result.pitchedSize.x = cudaPtr->pitch / sizeof( Real );

    result.pitchedSize.y = cudaPtr->ysize;

    result.origXSize = cudaPtr->xsize / sizeof( Real );

return result;

}

struct cudaPitchedPtr bufferToPitchedPtr( const struct Buffer *b )

{

    return make_cudaPitchedPtr( b->ptr,

            b->pitchedSize.x * sizeof( Real ),

            b->origXSize * sizeof( Real ), b->pitchedSize.y );

}

void copyToBuffer( struct Buffer *dst, const Real *src, int3 size )

{

    cudaMemcpy3DParms parms = { 0 };

parms.srcPtr = make_cudaPitchedPtr( (void *) src,

            size.x * sizeof( Real ), size.x * sizeof( Real ), size.y );

    parms.dstPtr = bufferToPitchedPtr( dst );

    parms.extent = make_cudaExtent( size.x * sizeof( Real ), size.y, size.z );

    parms.kind = cudaMemcpyHostToDevice;

CUDA_CALL( cudaMemcpy3D( &parms ) );

}

void copyFromBuffer( Real *dst, const struct Buffer *src, int3 size )

{

    cudaMemcpy3DParms parms = { 0 };

parms.srcPtr = bufferToPitchedPtr( src );

    parms.dstPtr = make_cudaPitchedPtr( dst,

            size.x * sizeof( Real ), size.x * sizeof( Real ), size.y );

    parms.extent = make_cudaExtent(

            size.x * sizeof( Real ), size.y, size.z );

    parms.kind = cudaMemcpyDeviceToHost;

CUDA_CALL( cudaMemcpy3D( &parms ) );

}

struct Buffer allocBuffer( int3 size )

{

    cudaPitchedPtr tmp;

CUDA_CALL( cudaMalloc3D( &tmp, make_cudaExtent(

            size.x * sizeof( Real ), size.y, size.z ) ) )

return bufferFromPitchedPtr( &tmp );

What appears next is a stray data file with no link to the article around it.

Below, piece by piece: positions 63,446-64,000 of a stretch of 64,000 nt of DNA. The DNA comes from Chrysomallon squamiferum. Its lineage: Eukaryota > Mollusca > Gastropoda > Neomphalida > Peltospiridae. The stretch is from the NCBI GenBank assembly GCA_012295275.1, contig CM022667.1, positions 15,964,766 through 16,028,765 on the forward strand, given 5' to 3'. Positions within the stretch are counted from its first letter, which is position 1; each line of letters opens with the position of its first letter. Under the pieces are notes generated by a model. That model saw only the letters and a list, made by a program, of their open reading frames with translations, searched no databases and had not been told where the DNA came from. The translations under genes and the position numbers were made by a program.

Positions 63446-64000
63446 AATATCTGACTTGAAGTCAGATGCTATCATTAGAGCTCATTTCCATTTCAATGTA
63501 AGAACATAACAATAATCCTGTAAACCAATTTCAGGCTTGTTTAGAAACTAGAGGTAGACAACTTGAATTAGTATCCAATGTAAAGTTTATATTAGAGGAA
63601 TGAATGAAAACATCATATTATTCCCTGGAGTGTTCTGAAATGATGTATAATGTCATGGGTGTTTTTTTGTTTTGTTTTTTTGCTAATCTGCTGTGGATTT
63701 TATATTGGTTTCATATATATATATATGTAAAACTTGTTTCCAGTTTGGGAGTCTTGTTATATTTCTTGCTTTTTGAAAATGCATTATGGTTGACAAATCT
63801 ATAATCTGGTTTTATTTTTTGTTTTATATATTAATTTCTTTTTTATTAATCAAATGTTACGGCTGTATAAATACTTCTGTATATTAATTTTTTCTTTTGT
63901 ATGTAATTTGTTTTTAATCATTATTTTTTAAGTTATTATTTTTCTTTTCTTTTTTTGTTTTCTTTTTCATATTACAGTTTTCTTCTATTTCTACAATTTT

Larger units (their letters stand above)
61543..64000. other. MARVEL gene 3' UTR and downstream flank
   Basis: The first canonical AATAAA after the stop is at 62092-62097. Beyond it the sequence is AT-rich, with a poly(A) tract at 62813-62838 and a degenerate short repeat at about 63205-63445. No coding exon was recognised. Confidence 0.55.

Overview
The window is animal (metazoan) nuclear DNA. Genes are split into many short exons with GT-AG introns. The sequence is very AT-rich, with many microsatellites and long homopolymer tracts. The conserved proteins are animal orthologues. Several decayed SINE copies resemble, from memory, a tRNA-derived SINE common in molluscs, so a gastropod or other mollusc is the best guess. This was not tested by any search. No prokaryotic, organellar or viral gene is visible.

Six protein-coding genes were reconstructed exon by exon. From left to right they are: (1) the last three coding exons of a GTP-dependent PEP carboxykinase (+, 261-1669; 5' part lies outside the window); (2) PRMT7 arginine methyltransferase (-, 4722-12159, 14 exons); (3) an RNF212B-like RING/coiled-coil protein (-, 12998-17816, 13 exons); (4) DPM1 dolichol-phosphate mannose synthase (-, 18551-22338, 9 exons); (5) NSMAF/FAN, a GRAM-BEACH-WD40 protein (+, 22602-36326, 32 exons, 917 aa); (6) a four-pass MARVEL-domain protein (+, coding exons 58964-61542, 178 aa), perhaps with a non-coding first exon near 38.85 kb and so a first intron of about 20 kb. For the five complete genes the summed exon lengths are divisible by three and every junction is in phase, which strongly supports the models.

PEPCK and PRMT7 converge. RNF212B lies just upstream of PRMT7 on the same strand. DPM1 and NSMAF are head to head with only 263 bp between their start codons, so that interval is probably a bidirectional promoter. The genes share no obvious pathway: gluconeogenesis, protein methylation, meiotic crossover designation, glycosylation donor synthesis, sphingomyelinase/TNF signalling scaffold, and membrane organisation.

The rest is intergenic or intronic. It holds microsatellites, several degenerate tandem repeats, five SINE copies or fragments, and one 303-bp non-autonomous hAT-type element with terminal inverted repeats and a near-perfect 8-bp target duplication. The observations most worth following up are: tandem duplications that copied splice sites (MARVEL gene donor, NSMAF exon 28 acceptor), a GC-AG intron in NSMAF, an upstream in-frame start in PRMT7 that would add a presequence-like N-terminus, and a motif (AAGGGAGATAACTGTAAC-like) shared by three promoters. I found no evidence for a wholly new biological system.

}

void freeBuffer( struct Buffer *buf )

{

    CUDA_CALL( cudaFree( buf->ptr ) )

}

Real is typedef’ed to be float. CUDA_CALL is the obvious error-checking macro.

The function testInterface() is being called from main() which uses the blitz++ library to create the host variables and writes an output file in silo format that can be visualized with the visit software. I won’t post the main function here as I don’t think that it is of help (please ask if you are interested).

In all my current tests I initialize the variables in this way:

nc = { 42, 42, 42 }

ng = { 1, 1, 1 }

blockDim = { 32, 4, 4 }

gridDim = { 2, 11, 11 }

Concerning the platform: I’m using ubuntu 10.04 64bit and CUDA toolkit 3.2.16. My graphics card is quite old: Quadro FX 570 with compute capability 1.1.

Regards,

enuhtac

HI

Change parms.srcPtr = make_cudaPitchedPtr( (void *) src, size.x * sizeof( Real ), size.x * sizeof( Real ), size.y );

into parms.srcPtr = make_cudaPitchedPtr( (void *) src, size.x * sizeof( Real ), size.x, size.y );

and try.